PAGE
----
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Midnight Sun Variations

Born in Lapland, in the far north of Finland, Outi Tarkiainen describes her Midnight Sun Variations as “variations on the light when the sun never sets in the arctic summer night,” evoking a “rich spectrum of infinitely nuanced hues.”

Outi Tarkiainen was born February 7, 1985, in Rovaniemi, Lapland, Finland, and lives there. She composed Midnight Sun Variations (Finnish: Yön auringon variaati, “Night sun variations”) on commission from BBC Radio 3 and the National Arts Centre Orchestra of Canada. John Storgårds led the BBC Philharmonic in the world premiere performance at the BBC Proms on August 4, 2019, at Royal Albert Hall, London. The score is dedicated to John Storgårds. The Boston Symphony Orchestra's February 29-March 2, 2024, performances of Midnight Sun Variations, Storgårds conducting, are the orchestra's first of any music by Outi Tarkiainen.

The score of Midnight Sun Variations calls for 3 flutes (3rd doubling piccolo), 3 oboes (3rd doubling English horn), 3 clarinets (3rd doubling bass clarinet), 3 bassoons (3rd doubling contrabassoon), 4 horns, 3 trumpets, 2 trombones, bass trombone, tuba, timpani, percussion (3 players: I. glass wind chimes, shell wind chimes, small cymbal, clash cymbals, tam-tam, bass drum; II. vibraphone [with bow], tam-tam, gong; III. crotales [with bow], glockenspiel, marimba, waterphone [with bow], tubular bells, large gong, suspended cymbal, tam-tam, thundersheet), harp, piano and celesta, and strings (first and second violins, violas, cellos, and double basses). Duration is about 11 minutes.

With the title Midnight Sun Variations, composer Outi Tarkiainen immediately places us in the region beginning some 50 miles south of the Arctic Circle where, in summer, daylight is constant. Tarkiainen grew up on the 66.5 North parallel in Rovaniemi, Finland, and returned to live there following her studies in Helsinki, the UK, and Miami, Florida. Rovaniemi, which has a population of about 65,000 and was virtually razed by the retreating German army in October 1944, is the capital of Lapland (or Lappi), the Northern Finnish region that forms part of Sápmi, or Sámiland. Sápmi, which extends from northern Norway through Sweden and Finland and into Russia, is the traditional home region of the Sámi people. The people and the region’s unique culture and mythology and its physical landscape continue to have a profound impact on Tarkiainen and her art.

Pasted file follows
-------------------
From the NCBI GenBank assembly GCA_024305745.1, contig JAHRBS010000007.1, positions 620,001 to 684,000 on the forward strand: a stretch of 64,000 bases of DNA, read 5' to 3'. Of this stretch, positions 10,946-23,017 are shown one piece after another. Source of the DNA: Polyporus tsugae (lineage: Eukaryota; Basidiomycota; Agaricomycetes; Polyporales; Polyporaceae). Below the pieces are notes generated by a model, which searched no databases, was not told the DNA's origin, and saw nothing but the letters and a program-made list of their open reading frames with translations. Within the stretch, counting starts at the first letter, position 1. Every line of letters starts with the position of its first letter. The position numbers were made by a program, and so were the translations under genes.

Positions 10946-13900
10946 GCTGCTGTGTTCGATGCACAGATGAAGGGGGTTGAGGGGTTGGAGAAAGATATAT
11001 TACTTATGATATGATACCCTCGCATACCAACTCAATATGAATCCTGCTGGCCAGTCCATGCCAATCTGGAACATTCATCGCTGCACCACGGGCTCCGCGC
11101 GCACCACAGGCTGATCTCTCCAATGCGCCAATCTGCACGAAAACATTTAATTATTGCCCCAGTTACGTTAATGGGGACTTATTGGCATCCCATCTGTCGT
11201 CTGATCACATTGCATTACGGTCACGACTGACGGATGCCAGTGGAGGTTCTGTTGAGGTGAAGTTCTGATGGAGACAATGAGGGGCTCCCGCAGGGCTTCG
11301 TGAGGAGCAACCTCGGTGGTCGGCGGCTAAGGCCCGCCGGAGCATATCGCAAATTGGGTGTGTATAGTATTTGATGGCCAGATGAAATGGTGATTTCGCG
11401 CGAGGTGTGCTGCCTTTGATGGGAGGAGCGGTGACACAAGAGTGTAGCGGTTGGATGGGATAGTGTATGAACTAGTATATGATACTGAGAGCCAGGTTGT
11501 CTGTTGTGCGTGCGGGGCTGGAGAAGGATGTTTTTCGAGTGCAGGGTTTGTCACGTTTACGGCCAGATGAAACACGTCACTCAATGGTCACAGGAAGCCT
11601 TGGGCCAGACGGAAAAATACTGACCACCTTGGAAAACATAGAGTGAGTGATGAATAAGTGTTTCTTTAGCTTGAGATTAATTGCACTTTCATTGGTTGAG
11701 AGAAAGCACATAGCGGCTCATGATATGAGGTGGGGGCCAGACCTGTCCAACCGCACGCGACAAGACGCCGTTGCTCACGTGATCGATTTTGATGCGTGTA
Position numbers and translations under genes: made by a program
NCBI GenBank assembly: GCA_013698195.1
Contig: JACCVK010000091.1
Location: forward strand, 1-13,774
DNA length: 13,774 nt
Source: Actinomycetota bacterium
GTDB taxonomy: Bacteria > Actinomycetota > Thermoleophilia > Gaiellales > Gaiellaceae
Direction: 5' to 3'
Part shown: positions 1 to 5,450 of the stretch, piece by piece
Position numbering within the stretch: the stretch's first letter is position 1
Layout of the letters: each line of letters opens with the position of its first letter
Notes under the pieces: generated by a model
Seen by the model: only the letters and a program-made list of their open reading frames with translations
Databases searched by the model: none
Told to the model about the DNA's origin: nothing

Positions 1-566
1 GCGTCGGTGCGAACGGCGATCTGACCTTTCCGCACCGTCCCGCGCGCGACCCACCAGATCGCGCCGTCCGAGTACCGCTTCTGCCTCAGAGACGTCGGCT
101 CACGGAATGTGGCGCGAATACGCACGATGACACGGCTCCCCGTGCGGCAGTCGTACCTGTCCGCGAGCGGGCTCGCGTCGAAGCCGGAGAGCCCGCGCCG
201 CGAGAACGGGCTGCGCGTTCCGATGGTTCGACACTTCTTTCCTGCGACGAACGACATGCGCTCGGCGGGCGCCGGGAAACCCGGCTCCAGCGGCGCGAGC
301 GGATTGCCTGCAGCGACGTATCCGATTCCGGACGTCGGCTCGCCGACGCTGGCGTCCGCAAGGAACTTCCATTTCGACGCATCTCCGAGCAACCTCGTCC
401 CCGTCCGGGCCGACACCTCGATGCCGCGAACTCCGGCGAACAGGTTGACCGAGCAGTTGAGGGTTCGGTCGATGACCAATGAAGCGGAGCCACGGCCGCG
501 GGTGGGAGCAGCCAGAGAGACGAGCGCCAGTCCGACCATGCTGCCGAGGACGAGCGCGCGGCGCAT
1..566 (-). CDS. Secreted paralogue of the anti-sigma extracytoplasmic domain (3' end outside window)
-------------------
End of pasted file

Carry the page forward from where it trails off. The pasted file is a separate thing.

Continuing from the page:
Tarkiainen’s musical training began on piano, but her musical identity has always been that of a composer. She began studying classical music, then in her teens became fascinated by jazz, joining the local big band in order to perform with others and to gain experience with larger ensembles. She was soon creating arrangements and new works for the group and, in parallel with other activity, was active as a big-band composer for many years. She studied with the jazz composer and pedagogue Ron Miller at the University of Miami and also participated in master classes with the composers Vince Mendoza and Maria Schneider—all artists whose work takes an inclusive view of style, embracing the continuum from jazz to contemporary classical orchestral music. Working with jazz musicians allowed Tarkiainen to expand her technical range and sense of musical drama, given the individual soloist talents she frequently encountered among them. Her saxophone concerto Saivo was composed for a jazz saxophonist, though its overall style and voice have little in common with her definitively jazz-oriented music. Studies at the Sibelius Academy in Helsinki and at the Guildhall School in London expanded Tarkiainen’s experience with the orchestra and its instruments. For the past few years, orchestral works, including those with solo instruments or voice, have been her focus.

Tarkiainen’s music has been performed throughout Europe and in the U.S. by ensembles including the San Francisco Symphony (which co-commissioned her Milky Ways for English horn and orchestra and gave the U.S. premiere in 2023), Houston Symphony Orchestra, Finnish Radio Symphony Orchestra, Helsinki Philharmonic, BBC Philharmonic, the BBC, Scottish, Royal Stockholm, and Netherlands symphony orchestras, Austria’s Tonkünstler Orchestra, Canada’s National Arts Centre Orchestra, and the Lapland Chamber Orchestra, among many others. Her Mosaics was premiered by the Gothenburg (Sweden) Symphony Orchestra in February 2024. Her concerto for clarinet and strings The Seasons of Love will be premiered by the Kymi Sinfonietta and clarinetist Lauri Sallinen (Tarkiainen's frequent collaborator, husband, and father of their three boys), in May 2024. The conductor John Storgårds has been a particular champion of her work.

Outi Tarkiainen was composer in residence with the Norrbotten (Sweden) Big Band in 2017 and released two albums of music with the ensemble. The first of these, Into the Woodland Silence (2013), written originally on commission for the Umo Jazz Orchestra, arose from her collaboration with the Finnish vocalist Aili Ikonen, whose open approach to vocal expression matched Tarkiainen’s exploratory interest in tone color and sound.